Re: [dnsext] Clarifying the mandatory algorithm rules

Matthijs Mekking <> Wed, 30 March 2011 20:02 UTC

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From: Matthijs Mekking <>
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To: Edward Lewis <>
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Subject: Re: [dnsext] Clarifying the mandatory algorithm rules
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Ok, so let's try to come to a reasonable clarifying text:

- -------------------------------------------------------------------------
Section ?.? Clarifying the validators interpretation regarding multiple

RFC 4035, section 2.2 talks about Zone Signing. It mentions that

 "There MUST be an RRSIG for each RRset using at least one DNSKEY of
  each algorithm in the zone apex DNSKEY RRset".

This is a requirement at the server side, not the client side. In other
words, when a validating resolvers is in the process of validating a
RRset, it SHOULD NOT expect a RRSIG of each algorithm that is in the
zone apex DNSKEY RRset.
- -------------------------------------------------------------------------

This only fixes the misinterpretation on the expectation a validator may
have. It does not deal with algorithm downgrade protection at all (as
some may believe does not exist in DNSSEC). If there is need for
clarifying algorithm downgrade protection, or its non-existence, I
suggest something in the line of:

- -------------------------------------------------------------------------
Section ?.? Algorithm downgrade protection.

The validator could check that there are RRSIG records for each RRset
using at least one DNSKEY of each algorithm in the DS RRset, published
in the parent zone. This ***

*** Choice here
- - is however NOT RECOMMENDED. ['the one signature is enough approach']
- - is OPTIONAL. ['leave the choice to the implementation' approach]
- - is RECOMMENDED behavior. ['algorithm downgrade protection' apprpach]
- -------------------------------------------------------------------------

Best regards,


On 03/18/2011 06:07 PM, Edward Lewis wrote:
> I should add...just because "there's supposed to be X" doesn't mean X
> has to be there.  If I'm looking for X and it's not there, we have a
> failure.  If I'm not looking for X and it is not there, "no harm, no
> foul."  (The latter is the same as not needing X and it's there anyway.)
> At 12:59 -0400 3/18/11, Edward Lewis wrote:
>> At 9:36 -0700 3/18/11, Casey Deccio wrote:
>>> Okay, so the signer sets the expectation of the validator using the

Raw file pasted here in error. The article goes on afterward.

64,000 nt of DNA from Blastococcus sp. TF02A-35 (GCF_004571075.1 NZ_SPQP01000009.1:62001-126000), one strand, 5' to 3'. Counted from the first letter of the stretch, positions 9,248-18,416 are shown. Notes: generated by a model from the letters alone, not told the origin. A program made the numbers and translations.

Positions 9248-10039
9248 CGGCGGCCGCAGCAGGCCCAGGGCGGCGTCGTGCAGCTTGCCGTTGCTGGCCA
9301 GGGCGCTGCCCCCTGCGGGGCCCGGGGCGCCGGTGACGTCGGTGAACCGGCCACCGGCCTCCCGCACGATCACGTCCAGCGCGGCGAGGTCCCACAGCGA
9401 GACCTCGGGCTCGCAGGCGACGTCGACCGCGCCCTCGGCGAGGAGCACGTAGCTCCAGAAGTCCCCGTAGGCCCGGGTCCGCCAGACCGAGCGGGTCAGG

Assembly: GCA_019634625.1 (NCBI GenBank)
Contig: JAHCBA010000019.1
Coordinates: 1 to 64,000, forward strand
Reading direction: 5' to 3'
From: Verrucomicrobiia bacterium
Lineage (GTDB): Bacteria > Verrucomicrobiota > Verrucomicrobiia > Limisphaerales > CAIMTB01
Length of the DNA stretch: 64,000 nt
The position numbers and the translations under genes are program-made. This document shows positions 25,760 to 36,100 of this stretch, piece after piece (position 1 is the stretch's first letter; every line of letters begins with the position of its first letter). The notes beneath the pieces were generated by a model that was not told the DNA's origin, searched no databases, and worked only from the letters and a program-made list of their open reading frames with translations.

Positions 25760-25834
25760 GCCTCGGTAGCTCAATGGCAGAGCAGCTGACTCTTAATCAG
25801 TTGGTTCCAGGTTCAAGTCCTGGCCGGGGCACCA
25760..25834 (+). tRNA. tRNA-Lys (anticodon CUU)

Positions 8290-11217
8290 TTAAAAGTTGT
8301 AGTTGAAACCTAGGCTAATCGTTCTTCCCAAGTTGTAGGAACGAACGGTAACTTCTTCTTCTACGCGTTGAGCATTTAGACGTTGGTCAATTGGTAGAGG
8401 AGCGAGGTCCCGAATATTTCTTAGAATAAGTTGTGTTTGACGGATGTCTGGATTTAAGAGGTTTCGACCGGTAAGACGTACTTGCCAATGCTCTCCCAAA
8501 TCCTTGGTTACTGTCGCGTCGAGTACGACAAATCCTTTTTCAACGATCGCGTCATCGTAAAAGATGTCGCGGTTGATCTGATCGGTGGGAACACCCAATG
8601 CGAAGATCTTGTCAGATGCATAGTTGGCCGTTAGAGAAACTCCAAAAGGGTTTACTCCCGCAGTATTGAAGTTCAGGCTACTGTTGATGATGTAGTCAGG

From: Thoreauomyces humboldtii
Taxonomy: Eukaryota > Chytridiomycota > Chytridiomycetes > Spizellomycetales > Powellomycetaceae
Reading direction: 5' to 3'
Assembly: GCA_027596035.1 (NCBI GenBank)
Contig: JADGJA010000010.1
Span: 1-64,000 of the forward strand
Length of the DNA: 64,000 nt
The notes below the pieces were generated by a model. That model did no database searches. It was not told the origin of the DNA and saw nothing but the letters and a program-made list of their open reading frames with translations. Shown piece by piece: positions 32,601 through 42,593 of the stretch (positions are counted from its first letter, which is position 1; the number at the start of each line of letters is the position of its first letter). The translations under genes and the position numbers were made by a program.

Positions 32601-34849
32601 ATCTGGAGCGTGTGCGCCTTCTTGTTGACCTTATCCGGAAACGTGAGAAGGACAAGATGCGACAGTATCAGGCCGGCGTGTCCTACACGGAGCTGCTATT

>>> algorithms in the DS RRset.  Now, does this expectation hold for
>>> simply authenticating the DNSKEY RRset or for all zone data?
>> No, the specification sets expectations.  I don't mean to be a pain,
>> but the first words say this: "The reason for the specification is to
>> set the expectation."  I mean that in the strictest sense.  The
>> validator knows there's supposed to be X because the spec says so.
>>> For example:
>>> - DS RRset has only algorithm 5
>>> - DNSKEY RRset signed by a DNSKEY matching the DS (alg 5)
>>> - DNSKEY RRset contains DNSKEYs with algs 5 and 3
>>> - DNSKEY with alg 3 signs A RRset.
>>> Is there a valid chain to the A RRset, or is it a protocol failure?
>> Depends.  If the validator knows both 3 and 5, then it can build a
>> chain and it's cool.  If the validator only knows 5, then there's a
>> missing piece.  If the validator only knows 3, there's no chain to the
>> data.
>> In summary:
>> Validator knows 3 & 5 - validates
>> Validator knows only 3 - data is accepted as not-signed.
>> Validator knows only 5 - service failure as *expected* signature is
>> not found*
>> Validator doesn't to 3 & 5 - accepted as not-signed
>> Validator doesn't do DNSSEC - accepted as not-signed
>> *not found = not obtainable, can't get it, ...
>>> Following the principle of "if one chain works, it succeeds", I would
>>> say
>>> that it is valid.  But it's unclear whether this is part of the
>>> expectation
>>> of the signer for the validator, and even the paragraph quoted above
>>> seems
>>> to declare it a protocol failure--although I well understand your
>>> position
>>> on principle.  Whether it is valid or not, I believe it should be
>>> worded explicitly to avoid ambiguity and accurately convey principle.
>> It is always up to the validator to decide if it accepts the data.
>> Local policy and DNSSEC is about protecting the cache.  DNSSEC is NOT
>> designed to enforce proper operations, it is NOT to force the zone
>> admin into doing anything.  Remember, DNSSEC is optional to the
>> protocol, it's the validators that want to pull the data for protection.
>> -- 
>> -=-=-=-=-=-=-=-=-=-=-=-=-=-=-=-=-=-=-=-=-=-=-=-=-=-=-=-=-=-=-=-=-=-=-=-=-=-
>> Edward Lewis
>> NeuStar                    You can leave a voice message at
>> +1-571-434-5468
>> Me to infant son: "Waah! Waah! Is that all you can say?  Waah?"
>> Son: "Waah!"
>> _______________________________________________
>> dnsext mailing list
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